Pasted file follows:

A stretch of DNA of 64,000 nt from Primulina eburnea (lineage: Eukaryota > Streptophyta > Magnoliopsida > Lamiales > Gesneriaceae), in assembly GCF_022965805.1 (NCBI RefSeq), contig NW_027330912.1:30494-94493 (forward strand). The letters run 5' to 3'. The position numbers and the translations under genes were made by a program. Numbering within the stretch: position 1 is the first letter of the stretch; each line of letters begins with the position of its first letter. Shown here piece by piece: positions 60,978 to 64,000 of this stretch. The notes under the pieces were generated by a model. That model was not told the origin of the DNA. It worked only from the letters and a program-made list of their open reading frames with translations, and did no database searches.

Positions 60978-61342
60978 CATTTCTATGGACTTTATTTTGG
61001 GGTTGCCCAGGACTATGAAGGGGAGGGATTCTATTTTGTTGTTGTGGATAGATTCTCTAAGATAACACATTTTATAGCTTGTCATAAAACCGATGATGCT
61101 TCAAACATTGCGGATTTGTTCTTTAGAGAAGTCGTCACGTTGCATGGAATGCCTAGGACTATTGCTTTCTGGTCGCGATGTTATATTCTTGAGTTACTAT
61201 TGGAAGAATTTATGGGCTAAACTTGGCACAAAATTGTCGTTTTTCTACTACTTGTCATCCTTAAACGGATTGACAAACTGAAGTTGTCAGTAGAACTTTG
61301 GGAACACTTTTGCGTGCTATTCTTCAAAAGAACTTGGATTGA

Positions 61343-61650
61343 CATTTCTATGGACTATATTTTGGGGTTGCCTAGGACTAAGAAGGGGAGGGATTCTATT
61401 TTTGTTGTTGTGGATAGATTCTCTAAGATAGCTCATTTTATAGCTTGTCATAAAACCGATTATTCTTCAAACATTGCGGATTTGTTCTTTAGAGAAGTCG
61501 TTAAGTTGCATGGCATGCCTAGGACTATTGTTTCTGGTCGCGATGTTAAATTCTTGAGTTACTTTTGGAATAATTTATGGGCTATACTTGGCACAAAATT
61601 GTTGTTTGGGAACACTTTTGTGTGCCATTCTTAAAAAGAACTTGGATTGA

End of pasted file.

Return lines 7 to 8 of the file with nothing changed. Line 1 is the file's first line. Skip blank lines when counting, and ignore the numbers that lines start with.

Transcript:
61301 GGAACACTTTTGCGTGCTATTCTTCAAAAGAACTTGGATTGA

Positions 61343-61650